By Jordan Staggs | Photography by Troy Ruprecht
The gardening and gift specialists at Clay Gardens and Gifts have quickly become South Walton’s go-to landscape and plant experts. From working with homeowners and businesses on their outdoor spaces—start to finish—to helping customers choose their favorite greenery and accessories, the garden gurus at Clay can help turn a vision into reality.
Clay Gardens and Gifts owner Anna Lisa Daniel shares with VIE some insights and tips on container gardening, a trend among Clay’s recent clients, such as the Seaside Institute and Barbara Richards of the WaterColor community.
VIE: What is container gardening?
Anna Lisa: Container gardening is using containers of any sort for plantings that reflect a customer’s creative expression or interests. Containers might range from traditional terra-cotta and glazed pottery to wooden planters, galvanized metal and copper vessels, antiques, and recycled items such as tires and washtubs.
Why is it a good alternative or addition to planting in the ground?
It gives great flexibility for the customer to move around for a change or with the seasons. In our area along the coast, there are many planned developments with careful guidelines that do not allow certain flora to be planted, keeping the landscape mostly native. Containers are usually exempt from these guidelines, allowing our customers to select plants and flowers with lots of color and fragrance without violating these rules. Container gardening is also ideal for porches, courtyards, balconies, or any area where traditional plantings cannot be achieved. A good example would be an herb pot outside a kitchen door.
What do these types of projects have that make them special to Clay?
We love working on container gardening projects—and all of our projects—because we get to work with the customer from start to finish. It is nice to be able to see the transformation our gardens can make on a residence or commercial ground.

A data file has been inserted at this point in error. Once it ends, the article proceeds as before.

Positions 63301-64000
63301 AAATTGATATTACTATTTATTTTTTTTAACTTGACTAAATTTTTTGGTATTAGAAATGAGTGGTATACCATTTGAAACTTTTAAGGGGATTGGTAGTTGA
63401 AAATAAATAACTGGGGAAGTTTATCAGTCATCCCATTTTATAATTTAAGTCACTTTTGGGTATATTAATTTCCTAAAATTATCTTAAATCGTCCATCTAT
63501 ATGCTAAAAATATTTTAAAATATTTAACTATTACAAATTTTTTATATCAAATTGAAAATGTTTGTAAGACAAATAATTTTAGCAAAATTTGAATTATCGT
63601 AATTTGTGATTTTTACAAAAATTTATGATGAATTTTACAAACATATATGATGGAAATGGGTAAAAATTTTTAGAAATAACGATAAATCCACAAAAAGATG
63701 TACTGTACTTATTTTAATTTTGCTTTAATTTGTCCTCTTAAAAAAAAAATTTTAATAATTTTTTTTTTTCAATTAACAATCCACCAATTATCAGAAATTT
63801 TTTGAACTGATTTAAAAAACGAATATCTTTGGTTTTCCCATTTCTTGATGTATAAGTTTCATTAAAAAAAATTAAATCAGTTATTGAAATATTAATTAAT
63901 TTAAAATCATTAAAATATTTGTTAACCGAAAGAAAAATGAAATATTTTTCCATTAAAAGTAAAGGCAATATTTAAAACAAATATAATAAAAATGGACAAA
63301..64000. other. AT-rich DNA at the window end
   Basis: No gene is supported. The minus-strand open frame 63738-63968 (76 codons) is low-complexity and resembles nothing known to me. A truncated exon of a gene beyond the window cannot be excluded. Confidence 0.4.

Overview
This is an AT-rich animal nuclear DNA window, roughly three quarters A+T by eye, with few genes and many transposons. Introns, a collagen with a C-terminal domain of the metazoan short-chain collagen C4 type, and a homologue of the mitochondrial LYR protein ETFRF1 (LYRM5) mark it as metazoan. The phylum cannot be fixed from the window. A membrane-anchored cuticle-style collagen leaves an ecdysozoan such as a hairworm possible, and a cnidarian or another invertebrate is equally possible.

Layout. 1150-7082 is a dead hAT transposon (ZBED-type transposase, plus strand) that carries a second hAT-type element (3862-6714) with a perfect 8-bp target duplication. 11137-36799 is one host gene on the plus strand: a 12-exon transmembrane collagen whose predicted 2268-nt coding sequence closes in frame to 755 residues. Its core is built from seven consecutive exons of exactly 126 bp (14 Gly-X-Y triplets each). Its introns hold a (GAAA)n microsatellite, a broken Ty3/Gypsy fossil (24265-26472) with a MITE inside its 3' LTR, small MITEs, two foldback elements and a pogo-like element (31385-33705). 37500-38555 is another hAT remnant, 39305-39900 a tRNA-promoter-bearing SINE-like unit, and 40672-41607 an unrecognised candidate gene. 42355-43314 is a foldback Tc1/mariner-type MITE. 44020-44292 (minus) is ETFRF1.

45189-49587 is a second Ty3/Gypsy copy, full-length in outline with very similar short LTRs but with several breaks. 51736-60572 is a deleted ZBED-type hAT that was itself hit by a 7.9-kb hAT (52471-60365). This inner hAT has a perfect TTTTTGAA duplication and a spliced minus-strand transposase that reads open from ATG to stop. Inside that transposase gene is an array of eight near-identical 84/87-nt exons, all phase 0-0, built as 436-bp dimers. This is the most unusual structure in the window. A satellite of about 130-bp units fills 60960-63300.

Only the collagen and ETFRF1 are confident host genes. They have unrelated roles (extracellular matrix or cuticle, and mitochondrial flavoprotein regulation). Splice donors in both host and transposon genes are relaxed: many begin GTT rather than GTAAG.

How is maintaining a container garden different from other types of gardening? Are there any challenges?
Regulating water and fertilization is the biggest challenge. Next would be that plants must be watched for maturity; they can become too “leggy,” with roots outgrowing the container, or they might need to be changed out because of the seasons. Regular pruning and deadheading are advised. Plants that are installed in a landscape usually do not have to be nurtured as much.
What are your favorite things to plant?
Anything with lots of color. We also love “spillers,” such as bacopa and scaevola, which drape over the pot and create contrast against the container but also soften the arrangement.
What would you recommend to someone starting out with this type of garden?
Pick out the location that you would like to enhance with container gardening. Notice the amount of sun exposure it will receive, and keep in mind the amount of time you have to nurture the container garden—some plants need less attention than others. Containers can last a lifetime if taken care of; therefore, make sure to select ones that you love. One of the most common mistakes we see is in the sizing of the containers; the tendency is to go much smaller than is proportionate to the space. Finally, select the types of flowers and plants that you want, keeping in mind the sun and water needs of each one.
What are some of your favorite projects?
We love taking smaller, whimsical containers and planting sedums and succulents in them. We have many customers who will bring us containers that they already have and ask us to make centerpieces for parties and special occasions. We also love making water features for customers from containers. Most waterproof containers can be transformed into a fountain or water feature.
How does Clay get involved with locals to create these projects?
Clay gets new clients mainly by word of mouth and referrals from happy customers. We get many customers who happen upon us while shopping on 30-A or on a bike ride, as well.
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Interested customers can visit Clay Gardens and Gifts at 4808 Scenic Highway 30-A in Santa Rosa Beach, Florida, visit Clay30a.com, or call (850) 231-2150.